The authorities say that it will take at least another six months for the floods that have affected Pakistan to recede completely.
Accordingly, with this situation, the Pakistani health authorities are also warning that there is a possibility of the spread of water-borne diseases. As a result, there is a possibility of the rapid spread of dengue and cholera.
Floods caused by record monsoon rains and melting glaciers in Pakistan’s northern highlands have so far killed more than 1,400 people and affected more than 33 million others.
Houses, roads, railways, livestock and crops have been severely damaged due to these floods. The damage caused by this flood is expected to be more than 30 billion US dollars.
“There is an outbreak of dengue in the city of Karachi as hundreds of thousands of cases are reported to the government and private hospitals every day. Dengue cases have increased by 50% this year compared to last year. There are 584,246 people in camps across the country, and this health crisis could spell disaster if not controlled,” Pakistan’s weather minister Sherry Rehman said on Monday.
Rehman warned that Pakistan is currently facing a massive food shortage, with 70% of its staple crops like rice and maize destroyed, and that there is an urgent need for “food, tents and medicine”.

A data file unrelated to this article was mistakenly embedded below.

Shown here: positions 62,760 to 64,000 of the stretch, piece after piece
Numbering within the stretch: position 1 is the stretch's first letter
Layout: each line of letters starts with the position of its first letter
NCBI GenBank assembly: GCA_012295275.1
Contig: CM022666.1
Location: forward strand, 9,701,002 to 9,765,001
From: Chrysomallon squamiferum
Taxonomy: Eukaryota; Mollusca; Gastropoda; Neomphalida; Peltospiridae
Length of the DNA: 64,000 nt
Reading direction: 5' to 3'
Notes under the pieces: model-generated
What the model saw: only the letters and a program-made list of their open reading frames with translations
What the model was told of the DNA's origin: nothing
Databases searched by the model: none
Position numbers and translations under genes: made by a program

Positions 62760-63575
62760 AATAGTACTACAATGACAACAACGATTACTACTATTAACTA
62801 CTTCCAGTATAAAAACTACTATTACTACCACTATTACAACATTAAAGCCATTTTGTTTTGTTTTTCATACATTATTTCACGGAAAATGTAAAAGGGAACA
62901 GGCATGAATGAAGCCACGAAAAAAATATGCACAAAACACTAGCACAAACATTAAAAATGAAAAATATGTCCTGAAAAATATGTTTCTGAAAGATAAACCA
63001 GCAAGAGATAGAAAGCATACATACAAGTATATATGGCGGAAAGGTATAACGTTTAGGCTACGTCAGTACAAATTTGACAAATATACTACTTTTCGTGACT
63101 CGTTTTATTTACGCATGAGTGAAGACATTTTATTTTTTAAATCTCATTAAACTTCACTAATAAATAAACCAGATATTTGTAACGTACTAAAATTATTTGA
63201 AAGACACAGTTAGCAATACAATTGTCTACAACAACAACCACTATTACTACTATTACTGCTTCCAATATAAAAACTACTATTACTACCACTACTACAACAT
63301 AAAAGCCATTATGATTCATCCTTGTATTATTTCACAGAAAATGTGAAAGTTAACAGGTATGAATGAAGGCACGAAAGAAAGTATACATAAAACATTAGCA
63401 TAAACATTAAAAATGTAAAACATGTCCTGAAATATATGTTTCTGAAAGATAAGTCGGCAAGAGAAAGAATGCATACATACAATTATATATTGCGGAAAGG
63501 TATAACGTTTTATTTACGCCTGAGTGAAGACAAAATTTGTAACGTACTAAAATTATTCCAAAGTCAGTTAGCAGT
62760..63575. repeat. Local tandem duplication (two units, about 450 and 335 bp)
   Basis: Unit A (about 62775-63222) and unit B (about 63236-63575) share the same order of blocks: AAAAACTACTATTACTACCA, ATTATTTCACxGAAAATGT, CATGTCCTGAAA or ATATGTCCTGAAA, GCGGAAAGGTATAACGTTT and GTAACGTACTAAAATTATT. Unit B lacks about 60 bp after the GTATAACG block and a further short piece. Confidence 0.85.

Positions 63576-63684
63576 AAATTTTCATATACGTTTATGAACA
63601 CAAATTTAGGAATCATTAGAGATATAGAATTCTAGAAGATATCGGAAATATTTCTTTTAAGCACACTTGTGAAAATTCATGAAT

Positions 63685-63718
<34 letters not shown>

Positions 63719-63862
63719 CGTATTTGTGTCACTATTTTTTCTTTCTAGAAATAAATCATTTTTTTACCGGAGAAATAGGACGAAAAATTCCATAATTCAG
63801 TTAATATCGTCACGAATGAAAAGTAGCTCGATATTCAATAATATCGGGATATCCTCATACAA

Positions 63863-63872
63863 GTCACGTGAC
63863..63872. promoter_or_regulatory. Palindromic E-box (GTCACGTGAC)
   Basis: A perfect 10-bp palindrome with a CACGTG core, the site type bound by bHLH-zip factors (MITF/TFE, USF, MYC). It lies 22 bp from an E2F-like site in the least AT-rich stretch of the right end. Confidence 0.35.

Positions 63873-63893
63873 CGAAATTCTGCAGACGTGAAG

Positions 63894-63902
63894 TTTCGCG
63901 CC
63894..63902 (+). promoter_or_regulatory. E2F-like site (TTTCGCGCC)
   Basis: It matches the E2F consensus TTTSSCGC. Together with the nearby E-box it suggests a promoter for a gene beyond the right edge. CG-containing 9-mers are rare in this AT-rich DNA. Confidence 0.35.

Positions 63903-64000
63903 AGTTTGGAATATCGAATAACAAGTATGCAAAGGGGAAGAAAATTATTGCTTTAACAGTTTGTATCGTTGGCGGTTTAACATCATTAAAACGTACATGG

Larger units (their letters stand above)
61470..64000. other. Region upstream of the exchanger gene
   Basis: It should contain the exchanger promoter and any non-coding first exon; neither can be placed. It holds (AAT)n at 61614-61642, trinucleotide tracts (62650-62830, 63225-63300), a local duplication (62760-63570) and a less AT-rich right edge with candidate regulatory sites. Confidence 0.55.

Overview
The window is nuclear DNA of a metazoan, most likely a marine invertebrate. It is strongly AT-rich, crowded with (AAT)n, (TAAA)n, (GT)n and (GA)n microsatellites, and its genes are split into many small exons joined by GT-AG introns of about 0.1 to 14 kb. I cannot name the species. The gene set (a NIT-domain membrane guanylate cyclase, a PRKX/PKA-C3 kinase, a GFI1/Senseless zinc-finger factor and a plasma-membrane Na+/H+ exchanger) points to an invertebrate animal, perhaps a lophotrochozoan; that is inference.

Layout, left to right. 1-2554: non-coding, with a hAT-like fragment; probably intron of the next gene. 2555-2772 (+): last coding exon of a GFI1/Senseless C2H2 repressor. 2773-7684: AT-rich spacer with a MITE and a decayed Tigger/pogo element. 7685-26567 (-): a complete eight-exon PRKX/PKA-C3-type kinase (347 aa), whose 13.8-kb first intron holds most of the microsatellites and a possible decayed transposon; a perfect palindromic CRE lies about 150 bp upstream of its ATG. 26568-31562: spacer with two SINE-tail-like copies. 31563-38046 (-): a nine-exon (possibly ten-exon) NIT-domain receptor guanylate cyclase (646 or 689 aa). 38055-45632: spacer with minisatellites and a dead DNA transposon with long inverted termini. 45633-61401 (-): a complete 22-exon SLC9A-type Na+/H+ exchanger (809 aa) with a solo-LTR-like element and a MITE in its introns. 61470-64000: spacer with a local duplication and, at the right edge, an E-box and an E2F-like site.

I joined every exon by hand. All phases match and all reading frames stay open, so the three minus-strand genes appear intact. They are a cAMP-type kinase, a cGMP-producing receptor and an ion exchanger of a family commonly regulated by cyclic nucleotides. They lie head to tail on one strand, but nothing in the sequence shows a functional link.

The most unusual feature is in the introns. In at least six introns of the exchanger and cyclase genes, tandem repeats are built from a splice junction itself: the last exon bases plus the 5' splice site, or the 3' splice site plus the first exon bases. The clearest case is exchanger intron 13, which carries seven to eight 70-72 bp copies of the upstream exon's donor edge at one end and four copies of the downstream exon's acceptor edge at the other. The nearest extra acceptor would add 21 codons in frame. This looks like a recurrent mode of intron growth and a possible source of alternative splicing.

There is a risk of increased flooding, particularly in the hard-hit areas along the Indus River in Sindh province, and meteorological forecasts indicate that continuous rainfall could continue throughout September.
Accordingly, in a statement issued on Monday, Sindh Chief Minister Murad Ali Shah said that due to prolonged monsoon rains, the water level may extend to three to six months.
Meanwhile, he said that Pakistan’s largest fresh water lake, Manchar, has been overflowing since early September and the flood water has affected hundreds of villages and over 100,000 people.
The Pakistani government and UN Secretary-General Antonio Guterres have pointed out that the bad weather conditions caused by global climate change have caused this flood.
Accordingly, the Secretary General of the United Nations had requested the world community to immediately join in curbing climate change.